Sustainable energy production

The cornerstones of Fortum’s energy production are carbon dioxide-free hydro and nuclear power and energy-efficient combined heat and power production.

Fortum’s total power generation in 2015 was 75.9 TWh and total heat production was 32.2 TWh. Total power generation and heat production by energy source are presented in the following tables. The tables have been consolidated in accordance with the boundaries applied in financial reporting. The figures for power generation include also production shares in the hydro, wind and nuclear power plants of associated companies.

64% (2014: 64%) of our total power generation was carbon-free and 34% (2014: 32%) was produced from renewable energy sources. About 8% of our heat production was produced from renewable, carbon-free energy sources.

Power generation by energy source in 2013–2015 (GRI G4-EN3)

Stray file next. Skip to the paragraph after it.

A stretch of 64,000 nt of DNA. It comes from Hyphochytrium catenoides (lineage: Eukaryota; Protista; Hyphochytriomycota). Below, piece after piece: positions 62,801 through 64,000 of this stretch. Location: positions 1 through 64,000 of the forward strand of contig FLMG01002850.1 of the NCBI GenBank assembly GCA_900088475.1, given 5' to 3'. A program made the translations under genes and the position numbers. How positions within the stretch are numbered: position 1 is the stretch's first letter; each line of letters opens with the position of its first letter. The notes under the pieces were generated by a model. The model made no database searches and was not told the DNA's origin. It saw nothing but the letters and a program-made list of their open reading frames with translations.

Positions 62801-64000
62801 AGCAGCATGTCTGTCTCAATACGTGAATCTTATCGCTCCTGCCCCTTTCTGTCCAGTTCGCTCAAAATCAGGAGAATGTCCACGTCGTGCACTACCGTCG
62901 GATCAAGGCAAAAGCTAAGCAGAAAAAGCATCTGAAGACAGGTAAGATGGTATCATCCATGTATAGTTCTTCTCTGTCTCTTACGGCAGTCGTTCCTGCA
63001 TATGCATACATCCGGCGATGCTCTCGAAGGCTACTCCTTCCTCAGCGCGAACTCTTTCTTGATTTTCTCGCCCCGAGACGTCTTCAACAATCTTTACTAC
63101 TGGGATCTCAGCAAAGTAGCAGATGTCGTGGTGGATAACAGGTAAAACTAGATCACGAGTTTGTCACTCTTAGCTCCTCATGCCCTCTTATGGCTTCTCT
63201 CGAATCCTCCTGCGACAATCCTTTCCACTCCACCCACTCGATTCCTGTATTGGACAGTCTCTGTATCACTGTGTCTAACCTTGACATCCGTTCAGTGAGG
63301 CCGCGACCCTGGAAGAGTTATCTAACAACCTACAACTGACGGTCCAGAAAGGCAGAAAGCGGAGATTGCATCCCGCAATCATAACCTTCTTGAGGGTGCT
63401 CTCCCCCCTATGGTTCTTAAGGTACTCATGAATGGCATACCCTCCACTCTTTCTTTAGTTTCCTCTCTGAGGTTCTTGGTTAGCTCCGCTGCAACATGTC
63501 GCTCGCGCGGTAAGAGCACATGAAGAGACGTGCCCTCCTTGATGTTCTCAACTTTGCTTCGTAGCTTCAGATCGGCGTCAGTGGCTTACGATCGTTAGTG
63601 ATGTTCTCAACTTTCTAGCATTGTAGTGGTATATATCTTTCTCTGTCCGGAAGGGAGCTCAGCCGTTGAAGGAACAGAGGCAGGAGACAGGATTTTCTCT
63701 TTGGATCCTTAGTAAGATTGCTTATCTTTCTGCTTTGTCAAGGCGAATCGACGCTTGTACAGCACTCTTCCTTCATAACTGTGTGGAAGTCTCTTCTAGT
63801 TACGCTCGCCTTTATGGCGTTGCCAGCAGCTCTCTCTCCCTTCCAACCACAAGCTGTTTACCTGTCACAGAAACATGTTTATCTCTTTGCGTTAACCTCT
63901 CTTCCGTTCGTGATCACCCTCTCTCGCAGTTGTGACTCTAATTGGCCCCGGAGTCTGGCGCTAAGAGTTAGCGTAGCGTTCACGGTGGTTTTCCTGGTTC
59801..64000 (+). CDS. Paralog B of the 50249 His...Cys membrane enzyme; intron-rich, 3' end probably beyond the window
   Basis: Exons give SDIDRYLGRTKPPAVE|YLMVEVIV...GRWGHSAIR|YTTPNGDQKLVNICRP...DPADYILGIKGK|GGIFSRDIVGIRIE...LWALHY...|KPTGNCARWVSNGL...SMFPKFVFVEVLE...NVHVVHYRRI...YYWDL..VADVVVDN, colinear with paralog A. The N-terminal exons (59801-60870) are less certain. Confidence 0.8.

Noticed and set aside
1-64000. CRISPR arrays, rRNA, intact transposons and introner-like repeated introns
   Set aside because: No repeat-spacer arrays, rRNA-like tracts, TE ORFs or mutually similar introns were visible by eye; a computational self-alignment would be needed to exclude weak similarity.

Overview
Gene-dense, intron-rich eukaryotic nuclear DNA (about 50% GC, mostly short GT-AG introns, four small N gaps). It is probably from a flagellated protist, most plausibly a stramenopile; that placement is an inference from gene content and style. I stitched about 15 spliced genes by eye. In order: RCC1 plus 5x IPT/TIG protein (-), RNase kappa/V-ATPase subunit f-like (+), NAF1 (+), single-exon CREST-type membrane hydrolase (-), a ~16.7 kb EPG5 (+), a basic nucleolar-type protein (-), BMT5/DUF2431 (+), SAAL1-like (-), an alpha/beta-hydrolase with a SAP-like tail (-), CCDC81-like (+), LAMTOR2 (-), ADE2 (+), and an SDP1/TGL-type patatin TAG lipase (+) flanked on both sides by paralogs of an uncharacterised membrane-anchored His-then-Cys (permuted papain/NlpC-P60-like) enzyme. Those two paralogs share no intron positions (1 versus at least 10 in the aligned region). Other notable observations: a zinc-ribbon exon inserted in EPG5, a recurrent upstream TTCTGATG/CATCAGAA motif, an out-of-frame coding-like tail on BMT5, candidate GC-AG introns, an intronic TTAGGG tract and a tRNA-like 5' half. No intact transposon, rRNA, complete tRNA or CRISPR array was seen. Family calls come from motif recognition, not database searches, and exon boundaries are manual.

Heat production by energy source in 2013-2015 (GRI G4-EN3)


New, energy-efficient production capacity

In 2015 we commissioned the following new, renewable electricity production capacity:
In heat production, we commissioned the following new energy-efficient capacity:
In Russia, the first new unit of the Chelyabinsk GRES power plant was completed. Fuelled by natural gas, its electricity production capacity is 247 MW and heat production capacity 174 MW. Another power plant unit of the same size will be completed in the first half of 2016.

During the year we started construction of a new CHP plant in Poland. The plant will be completed in 2018. It can use waste-derived fuels, coal, and various biomass fuels. The plant will replace the old Zabrze and Bytom coal-fired power plants. The investment will significantly improve the efficiency of electricity and heat production in the area and, consequently, reduce carbon dioxide and other emissions into the environment.

More wind power

We made a decision in 2015 to grow our share in the Blaiken wind farm in Sweden with three wind turbines, which will be commissioned in 2017. We also decided on the construction of a 35-MW wind farm in the Ulyanovsk area of Russia. This wind farm is also scheduled for completion in 2017.

Developing wave power

Our wave power research project in Sotenäs in Sweden moved ahead, when the first wave power generators started to generate electricity to the Swedish National Grid.